EP Review Toro Y Moi - Freaking Out

Never has the funk been so explicit and immediate in Toro Y Moi’s sound.

When Chazwick Bundick released ‘Underneath The Pine’ it showcased an artist branching out from whatever ‘chillwave’ was meant to be (it was always more of intangible, homemade, Instagram faded photo feel than a sound, wasn’t it?) into a world of lush more organic sounds than the one he had made his name with.

‘Freaking Out’ keeps the bigger sound, while returning to a style closer to ‘Causers Of This’ - but most of all it brings the funk. Never has the funk been so explicit and immediate in Toro Y Moi’s sound. This is an EP of inspired clipped dance synth beats which lovingly creates an homage to the smooth and soulful sounds of 80s funk. So much so that you feel when you press play on the record dry ice should start cascading out from your speakers.

What’s also apparent is that this is a more confident, more bombastic Bundick. The sound is layered, the beats at times almost seductively overpowering. His soft and soulful voice drift over the top of the beats and what these five tracks lack in depth and emotional resonance it makes up for in catchy, lightly funky pop gems.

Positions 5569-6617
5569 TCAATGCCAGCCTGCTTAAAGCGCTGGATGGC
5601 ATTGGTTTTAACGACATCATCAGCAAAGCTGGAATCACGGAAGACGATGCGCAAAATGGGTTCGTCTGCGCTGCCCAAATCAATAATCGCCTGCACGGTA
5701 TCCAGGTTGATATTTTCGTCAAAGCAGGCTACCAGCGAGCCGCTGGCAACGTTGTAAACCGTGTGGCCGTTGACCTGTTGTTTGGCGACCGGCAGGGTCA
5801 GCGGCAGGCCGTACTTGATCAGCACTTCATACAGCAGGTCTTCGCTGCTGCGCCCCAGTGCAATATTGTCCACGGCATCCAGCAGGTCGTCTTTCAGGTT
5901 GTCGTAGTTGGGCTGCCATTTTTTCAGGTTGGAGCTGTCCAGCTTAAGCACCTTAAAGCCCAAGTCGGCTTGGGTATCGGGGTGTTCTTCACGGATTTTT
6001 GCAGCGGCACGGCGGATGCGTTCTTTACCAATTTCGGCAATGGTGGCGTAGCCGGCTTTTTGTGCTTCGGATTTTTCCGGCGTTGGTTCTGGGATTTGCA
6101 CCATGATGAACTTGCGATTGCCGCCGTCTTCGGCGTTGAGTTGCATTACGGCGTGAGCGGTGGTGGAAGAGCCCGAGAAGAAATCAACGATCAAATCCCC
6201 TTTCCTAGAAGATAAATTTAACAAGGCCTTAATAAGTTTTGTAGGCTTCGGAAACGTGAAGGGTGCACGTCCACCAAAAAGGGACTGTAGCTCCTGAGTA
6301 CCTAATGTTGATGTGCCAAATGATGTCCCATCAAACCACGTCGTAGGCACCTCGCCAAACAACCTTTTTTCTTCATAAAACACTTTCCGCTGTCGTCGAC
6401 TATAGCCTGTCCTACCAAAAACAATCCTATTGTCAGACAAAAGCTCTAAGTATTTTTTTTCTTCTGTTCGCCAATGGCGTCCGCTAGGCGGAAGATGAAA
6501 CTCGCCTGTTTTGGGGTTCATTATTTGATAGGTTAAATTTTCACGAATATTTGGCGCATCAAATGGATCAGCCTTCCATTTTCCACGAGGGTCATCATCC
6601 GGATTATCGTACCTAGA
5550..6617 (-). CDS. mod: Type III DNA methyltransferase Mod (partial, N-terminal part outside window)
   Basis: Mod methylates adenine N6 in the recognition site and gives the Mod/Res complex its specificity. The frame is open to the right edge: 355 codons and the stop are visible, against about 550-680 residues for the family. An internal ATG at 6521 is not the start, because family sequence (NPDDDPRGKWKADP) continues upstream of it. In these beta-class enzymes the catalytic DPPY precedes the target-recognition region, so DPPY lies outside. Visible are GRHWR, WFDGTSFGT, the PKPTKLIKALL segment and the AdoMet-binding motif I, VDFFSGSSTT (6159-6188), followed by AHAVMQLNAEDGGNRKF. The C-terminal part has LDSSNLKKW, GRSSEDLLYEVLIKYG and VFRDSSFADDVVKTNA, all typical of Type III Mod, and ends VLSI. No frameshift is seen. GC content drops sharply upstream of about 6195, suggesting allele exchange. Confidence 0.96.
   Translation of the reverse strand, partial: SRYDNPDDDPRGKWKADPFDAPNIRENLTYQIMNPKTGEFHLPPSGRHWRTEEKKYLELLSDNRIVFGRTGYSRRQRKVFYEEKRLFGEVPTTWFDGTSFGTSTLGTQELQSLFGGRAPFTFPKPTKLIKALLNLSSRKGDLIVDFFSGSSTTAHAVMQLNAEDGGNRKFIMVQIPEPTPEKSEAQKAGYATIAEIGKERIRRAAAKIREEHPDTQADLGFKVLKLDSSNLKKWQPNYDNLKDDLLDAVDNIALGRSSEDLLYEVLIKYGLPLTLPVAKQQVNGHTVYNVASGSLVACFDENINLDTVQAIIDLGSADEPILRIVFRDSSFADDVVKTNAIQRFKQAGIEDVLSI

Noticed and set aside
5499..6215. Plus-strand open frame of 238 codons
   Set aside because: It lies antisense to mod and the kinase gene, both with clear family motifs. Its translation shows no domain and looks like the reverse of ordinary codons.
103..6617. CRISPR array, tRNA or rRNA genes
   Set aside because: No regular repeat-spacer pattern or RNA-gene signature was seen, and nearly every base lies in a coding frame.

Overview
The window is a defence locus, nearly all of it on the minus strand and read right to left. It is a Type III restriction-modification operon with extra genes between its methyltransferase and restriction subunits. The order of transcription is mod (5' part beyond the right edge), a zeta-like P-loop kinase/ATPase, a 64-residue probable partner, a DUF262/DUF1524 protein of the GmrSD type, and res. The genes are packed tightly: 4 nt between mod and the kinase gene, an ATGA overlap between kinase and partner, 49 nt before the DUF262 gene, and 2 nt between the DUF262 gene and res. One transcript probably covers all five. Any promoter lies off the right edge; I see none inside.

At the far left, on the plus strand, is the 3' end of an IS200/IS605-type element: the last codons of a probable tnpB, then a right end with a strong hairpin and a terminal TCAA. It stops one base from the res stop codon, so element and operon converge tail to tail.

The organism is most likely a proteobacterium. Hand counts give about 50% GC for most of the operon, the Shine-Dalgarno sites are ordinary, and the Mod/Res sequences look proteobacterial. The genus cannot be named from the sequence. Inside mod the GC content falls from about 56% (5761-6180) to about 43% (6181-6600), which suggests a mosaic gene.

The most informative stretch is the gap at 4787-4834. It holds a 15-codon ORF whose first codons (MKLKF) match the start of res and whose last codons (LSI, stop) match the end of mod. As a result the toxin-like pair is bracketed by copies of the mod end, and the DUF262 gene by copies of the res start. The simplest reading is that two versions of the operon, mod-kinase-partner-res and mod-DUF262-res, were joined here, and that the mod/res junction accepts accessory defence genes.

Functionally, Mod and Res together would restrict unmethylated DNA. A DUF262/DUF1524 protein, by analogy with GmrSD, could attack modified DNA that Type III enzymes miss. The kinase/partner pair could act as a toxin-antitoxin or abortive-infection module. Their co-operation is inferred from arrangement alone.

The squelching synths of opener ‘All Alone’ with its smooth vocals set the 80s dancefloor tone. The title track will keep your feet tapping, its echoing sounds, insistent synth riff and rubbery bass line creating another dancefloor hit. Only with the sweet soulful stuttering funk line of ‘Sweet’ do things start to drift slightly as its ambient textures pass over you a bit too much.

‘Saturday Love’ - a cover of a 1985 Jimmy Jam and Terry Lewis production for R&B singers Cherrelle and Alexander O’Neal - is a shimmering delight. Its pop sheen and sweet, irresistible vocals make even reciting the days of the week seem like a declaration of love. ‘I Can Get Love’ brings the record to a swoonsome conclusion.

‘Freaking Out’ just shows the diverse nature of what constitutes chillwave continues to be stretched. With this funk inspired EP Toro Y Moi have gone on another tangent and even if, at times, the sound gets a bit too close to Jamiroquai territory to be comfortable, this is a coherent and confident EP that suggests the next album proper could be… well, anything Bundick wants it to be.


Tags: Toro Y Moi, EP Reviews, Reviews

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